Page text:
Two other bits of information came out during this early period of discovery that became very important later. Since Peg and I were doing a lot of automatic writing in those days, we both tried very hard to channel Rachel’s full name. Peg kept getting the name Rachel Ward – which we both felt was a trick of her subconscious because she was a big fan of the famous actress of that name, having been deeply engrossed in the British mini-series The Thorn Birds a couple of years prior.
Both then and now, I struggle with channeling any name. I am claircognizant, meaning that information literally drops into my head out of nowhere – so my hand is not being pushed or manipulated when I do automatic writing. I am simply trying to write what I hear. For some reason, names do not come with that information. They still don’t, even after 30+ years of practice and lots of mediumship work.
I tried nonetheless, and kept getting something similar. As hard as I tried to turn Ward into something else, it still came out, as I observed at the time, W/a/short letter like r or n/tall letter like d, t, or l. Once my guides got to the tall letter, the writing always stopped.
Something else of deep import happened at this time. When I was first glancing through one of the many library books I had found, flipping pages, a photo caught my eye even as the page flew past – and I suddenly felt as if I had been punched in the chest. I was literally left gasping for air. The sensation would eventually become familiar, once I began my internet researches, but this was the first time I had experienced it. I almost felt as if I wanted to cry, and I didn’t even know what I had seen – the image had flown by so quickly that the effect was subliminal. I couldn’t even tell if that glimpse of a figure had been a man or a woman.
It was a thick book full of photos, so I had to flip around quite a bit before I found it again – and I immediately knew I had the right one because I again felt that odd sensation in my heart. It was a photo of a man wearing a dramatic cape, long hair hanging down, and I instantly felt the tears welling up in my eyes. Glancing down at the caption, I learned that it was a photo of Oscar Wilde.
I have been reading compulsively since early childhood. I learned to read Dick and Jane books at age 3, and became an avid reader by age 7 or so. My parents had a huge library and at a young age I began to search through their books for reading material. My mother had nearly completed her master’s degree in English, so the vast majority of books were classics of one sort or another, primarily English literature. When I was about 12, I was watching television with my mother one quiet Saturday afternoon when she found The Importance of Being Earnest, probably Wilde’s most famous play, on public television and insisted I watch it with her. It was a drawing room comedy, and I thought it was very funny, although there was a lot I didn’t quite understand.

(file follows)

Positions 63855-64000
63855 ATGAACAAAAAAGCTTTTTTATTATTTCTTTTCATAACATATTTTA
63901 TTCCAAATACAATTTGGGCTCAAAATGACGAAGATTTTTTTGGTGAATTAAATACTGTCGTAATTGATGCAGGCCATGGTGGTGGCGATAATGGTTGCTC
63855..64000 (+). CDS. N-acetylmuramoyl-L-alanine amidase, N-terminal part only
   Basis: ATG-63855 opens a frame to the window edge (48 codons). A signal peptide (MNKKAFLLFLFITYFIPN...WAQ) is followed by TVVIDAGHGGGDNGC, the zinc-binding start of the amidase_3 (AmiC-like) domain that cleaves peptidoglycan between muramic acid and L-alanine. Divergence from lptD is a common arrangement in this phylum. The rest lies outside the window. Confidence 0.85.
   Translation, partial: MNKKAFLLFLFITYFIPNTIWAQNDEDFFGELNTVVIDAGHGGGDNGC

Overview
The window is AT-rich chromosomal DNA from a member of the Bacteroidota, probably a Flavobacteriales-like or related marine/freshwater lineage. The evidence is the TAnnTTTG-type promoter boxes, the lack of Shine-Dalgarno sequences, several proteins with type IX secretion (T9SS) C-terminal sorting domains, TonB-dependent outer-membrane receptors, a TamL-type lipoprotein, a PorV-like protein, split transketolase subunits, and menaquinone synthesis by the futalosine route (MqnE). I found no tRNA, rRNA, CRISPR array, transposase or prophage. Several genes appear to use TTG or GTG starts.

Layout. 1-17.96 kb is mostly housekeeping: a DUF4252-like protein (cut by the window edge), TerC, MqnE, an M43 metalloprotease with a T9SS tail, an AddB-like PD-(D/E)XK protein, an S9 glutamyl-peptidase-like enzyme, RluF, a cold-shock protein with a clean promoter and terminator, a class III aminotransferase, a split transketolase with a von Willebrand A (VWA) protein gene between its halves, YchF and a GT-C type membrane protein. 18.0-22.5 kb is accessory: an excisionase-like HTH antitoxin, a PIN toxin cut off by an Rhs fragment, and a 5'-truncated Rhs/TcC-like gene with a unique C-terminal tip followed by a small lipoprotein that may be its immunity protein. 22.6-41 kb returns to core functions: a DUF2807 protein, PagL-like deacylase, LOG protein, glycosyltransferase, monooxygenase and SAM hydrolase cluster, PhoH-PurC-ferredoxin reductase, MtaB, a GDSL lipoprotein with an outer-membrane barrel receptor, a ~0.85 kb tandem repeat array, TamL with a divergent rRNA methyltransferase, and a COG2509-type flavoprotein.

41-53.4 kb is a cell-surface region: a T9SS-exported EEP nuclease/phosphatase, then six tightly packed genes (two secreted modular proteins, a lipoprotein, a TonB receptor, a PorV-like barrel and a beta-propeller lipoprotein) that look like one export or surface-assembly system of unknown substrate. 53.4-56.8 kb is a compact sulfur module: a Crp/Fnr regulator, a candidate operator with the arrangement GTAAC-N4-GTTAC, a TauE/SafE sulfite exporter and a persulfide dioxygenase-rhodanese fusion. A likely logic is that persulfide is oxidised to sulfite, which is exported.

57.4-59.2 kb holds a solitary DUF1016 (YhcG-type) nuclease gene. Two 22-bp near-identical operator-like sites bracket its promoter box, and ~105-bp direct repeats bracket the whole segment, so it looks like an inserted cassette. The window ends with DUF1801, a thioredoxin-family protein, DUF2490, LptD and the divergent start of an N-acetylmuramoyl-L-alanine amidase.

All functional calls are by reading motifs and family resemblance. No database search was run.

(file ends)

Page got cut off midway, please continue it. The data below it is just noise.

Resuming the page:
The next week I was combing through her library and stumbled across a volume entitled The Plays of Oscar Wilde. I had loved reading and writing plays since second grade, when an Easter play I wrote was adopted as the class play for that year. This sounded good – and it didn’t even occur to me that it would contain the play I had watched the week before with my mom, since the author’s name was unknown to me.
I read that book compulsively for years. Over and over, I re-enacted the stories in my head, slowly grasping the finer nuances of his humor. I was a compulsive reader anyway – it was an escape from a rather miserable childhood – and I never objected to reading the same books again and again. I wore out the Anne of Green Gables series, the Little House series, and the Sue Barton series (now out of print, but about a young woman in the 1930s who becomes a nurse, which was my lifelong ambition as well; interestingly, the woman who wrote it had been a nurse near the front during World War I and, amazingly, best friends with Little House author Laura Ingalls Wilder’s daughter).
As you will eventually find out, that last bit of parenthetical information is less of a digression than it sounds, but right now we are back in the 1970s, compulsively reading Oscar’s plays along with a great many other books. I knew absolutely nothing about Oscar and did not try to learn anything; I just thought the plays were funny and delightful and they took me away from my worries and cares, even at that age.